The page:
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079. barris

Although the red granite mausoleum of the Barris family doesn’t attract much attention, its decoration certainly does. The 1922 discovery of the tomb of King Tutankhamon drove the world into an Egyptian design craze. Two-dimensional artwork & emphasis on straight lines were also a perfect match for Art Deco. There are several Egyptian-inspired vaults in Recoleta Cemetery, but this is one of the most artistic.

The door incorporates a little bit of everything… an eagle, a cartouche, fantastic bird-ram creatures, some Egyptians & even a scarab. Probably the most relevant decoration is the “ka”—two upraised arms which represent the soul or life force:

Barris, Recoleta Cemetery

Barris, Recoleta Cemetery

Twin windows with papyrus & a pair of dogs complete the decoration:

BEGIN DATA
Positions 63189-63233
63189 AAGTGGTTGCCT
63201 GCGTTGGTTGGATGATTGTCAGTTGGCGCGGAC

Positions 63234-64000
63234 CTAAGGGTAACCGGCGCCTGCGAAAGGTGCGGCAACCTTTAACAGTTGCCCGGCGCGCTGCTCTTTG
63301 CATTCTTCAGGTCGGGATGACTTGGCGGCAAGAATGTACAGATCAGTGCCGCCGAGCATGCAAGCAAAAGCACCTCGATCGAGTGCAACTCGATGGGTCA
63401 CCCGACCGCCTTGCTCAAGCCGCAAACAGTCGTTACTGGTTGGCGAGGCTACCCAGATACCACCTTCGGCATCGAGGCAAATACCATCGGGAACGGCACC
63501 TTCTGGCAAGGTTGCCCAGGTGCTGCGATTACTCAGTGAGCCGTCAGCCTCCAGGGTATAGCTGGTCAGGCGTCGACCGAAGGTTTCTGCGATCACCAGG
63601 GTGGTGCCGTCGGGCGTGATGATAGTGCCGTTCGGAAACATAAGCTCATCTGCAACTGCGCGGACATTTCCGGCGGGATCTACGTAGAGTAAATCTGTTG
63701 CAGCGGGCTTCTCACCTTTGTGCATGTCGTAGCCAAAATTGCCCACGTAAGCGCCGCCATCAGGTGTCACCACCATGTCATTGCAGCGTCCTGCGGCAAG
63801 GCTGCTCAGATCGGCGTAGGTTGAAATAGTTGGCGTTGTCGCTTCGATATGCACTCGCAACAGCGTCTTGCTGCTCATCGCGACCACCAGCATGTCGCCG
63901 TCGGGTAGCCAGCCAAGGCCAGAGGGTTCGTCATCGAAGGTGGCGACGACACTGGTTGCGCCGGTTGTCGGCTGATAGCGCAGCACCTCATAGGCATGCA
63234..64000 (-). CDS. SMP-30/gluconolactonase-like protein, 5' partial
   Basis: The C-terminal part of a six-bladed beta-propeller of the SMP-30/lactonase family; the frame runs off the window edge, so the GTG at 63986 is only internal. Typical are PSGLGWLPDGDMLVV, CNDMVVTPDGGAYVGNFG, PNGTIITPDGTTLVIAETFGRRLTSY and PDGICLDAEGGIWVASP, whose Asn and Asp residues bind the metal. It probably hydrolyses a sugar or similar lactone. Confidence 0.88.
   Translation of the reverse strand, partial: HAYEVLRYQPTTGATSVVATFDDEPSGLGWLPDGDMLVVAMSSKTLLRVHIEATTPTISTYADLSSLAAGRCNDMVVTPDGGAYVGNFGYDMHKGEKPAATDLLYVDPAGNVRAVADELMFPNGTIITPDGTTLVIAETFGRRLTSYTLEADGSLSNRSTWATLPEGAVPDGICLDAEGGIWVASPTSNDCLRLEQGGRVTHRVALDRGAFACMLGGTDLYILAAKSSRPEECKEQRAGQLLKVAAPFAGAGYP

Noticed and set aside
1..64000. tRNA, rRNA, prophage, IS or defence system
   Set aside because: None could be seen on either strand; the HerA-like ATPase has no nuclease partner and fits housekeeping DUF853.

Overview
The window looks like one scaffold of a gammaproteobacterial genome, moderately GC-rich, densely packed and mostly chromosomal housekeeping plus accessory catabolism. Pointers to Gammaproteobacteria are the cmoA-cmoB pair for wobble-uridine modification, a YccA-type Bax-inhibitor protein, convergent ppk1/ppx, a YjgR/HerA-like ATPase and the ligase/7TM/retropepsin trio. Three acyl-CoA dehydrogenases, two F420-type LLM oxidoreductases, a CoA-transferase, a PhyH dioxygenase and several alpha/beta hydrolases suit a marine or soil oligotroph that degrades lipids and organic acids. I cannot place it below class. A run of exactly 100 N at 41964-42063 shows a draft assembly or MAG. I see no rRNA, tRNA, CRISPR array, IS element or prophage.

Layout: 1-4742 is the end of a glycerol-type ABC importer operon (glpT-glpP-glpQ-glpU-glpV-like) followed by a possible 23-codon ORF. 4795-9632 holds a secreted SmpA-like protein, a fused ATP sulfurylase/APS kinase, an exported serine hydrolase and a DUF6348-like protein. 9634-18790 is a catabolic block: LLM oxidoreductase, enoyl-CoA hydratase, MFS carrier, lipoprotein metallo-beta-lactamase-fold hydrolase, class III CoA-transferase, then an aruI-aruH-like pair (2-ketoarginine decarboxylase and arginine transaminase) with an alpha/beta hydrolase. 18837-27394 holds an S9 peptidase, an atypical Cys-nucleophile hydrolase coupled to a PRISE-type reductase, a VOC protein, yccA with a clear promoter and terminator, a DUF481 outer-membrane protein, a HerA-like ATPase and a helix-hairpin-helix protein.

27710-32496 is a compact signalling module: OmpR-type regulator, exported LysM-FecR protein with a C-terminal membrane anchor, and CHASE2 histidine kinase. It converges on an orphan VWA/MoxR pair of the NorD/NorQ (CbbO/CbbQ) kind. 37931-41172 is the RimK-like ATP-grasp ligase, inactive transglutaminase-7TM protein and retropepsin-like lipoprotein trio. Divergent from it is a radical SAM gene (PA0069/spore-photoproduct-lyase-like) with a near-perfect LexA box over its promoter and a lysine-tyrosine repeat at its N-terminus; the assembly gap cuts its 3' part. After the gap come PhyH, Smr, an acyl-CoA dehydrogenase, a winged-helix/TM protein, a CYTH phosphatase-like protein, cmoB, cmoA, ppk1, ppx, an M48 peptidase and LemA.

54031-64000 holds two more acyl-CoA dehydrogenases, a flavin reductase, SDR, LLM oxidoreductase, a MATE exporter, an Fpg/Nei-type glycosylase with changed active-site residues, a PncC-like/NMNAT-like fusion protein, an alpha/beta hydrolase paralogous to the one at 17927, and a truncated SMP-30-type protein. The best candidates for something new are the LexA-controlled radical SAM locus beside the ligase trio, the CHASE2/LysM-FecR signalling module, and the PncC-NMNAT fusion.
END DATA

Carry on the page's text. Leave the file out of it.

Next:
Barris, Recoleta Cemetery

Published inArt + Architecture


  1. Meg Hill-Grigson Meg Hill-Grigson

    What you have labeled as lotus on the above photograph are actually papyrus – another Egyptian symbol – used by the Egyptians for paper and I believe also as yet another symbol for immortality.

  2. Thank you very much, Meg! I’ve seen papyrus in full bloom only, so I didn’t associate the ironwork with that particular plant. But after looking on the internet, I completely agree. Thanks for the comment, & the text is now corrected. Saludos!

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